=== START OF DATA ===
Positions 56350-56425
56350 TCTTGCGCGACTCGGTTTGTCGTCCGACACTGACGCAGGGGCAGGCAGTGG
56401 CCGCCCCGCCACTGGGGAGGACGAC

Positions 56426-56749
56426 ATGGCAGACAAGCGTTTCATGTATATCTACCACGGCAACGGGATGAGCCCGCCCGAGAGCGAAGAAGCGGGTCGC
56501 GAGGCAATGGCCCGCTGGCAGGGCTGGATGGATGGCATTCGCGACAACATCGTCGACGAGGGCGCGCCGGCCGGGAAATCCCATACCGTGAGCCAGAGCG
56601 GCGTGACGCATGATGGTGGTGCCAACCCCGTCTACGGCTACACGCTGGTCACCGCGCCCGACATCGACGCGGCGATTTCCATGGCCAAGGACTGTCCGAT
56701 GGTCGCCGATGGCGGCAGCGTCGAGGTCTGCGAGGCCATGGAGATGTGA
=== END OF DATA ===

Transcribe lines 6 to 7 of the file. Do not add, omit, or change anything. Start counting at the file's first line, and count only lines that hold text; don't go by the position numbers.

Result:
56501 GAGGCAATGGCCCGCTGGCAGGGCTGGATGGATGGCATTCGCGACAACATCGTCGACGAGGGCGCGCCGGCCGGGAAATCCCATACCGTGAGCCAGAGCG
56601 GCGTGACGCATGATGGTGGTGCCAACCCCGTCTACGGCTACACGCTGGTCACCGCGCCCGACATCGACGCGGCGATTTCCATGGCCAAGGACTGTCCGAT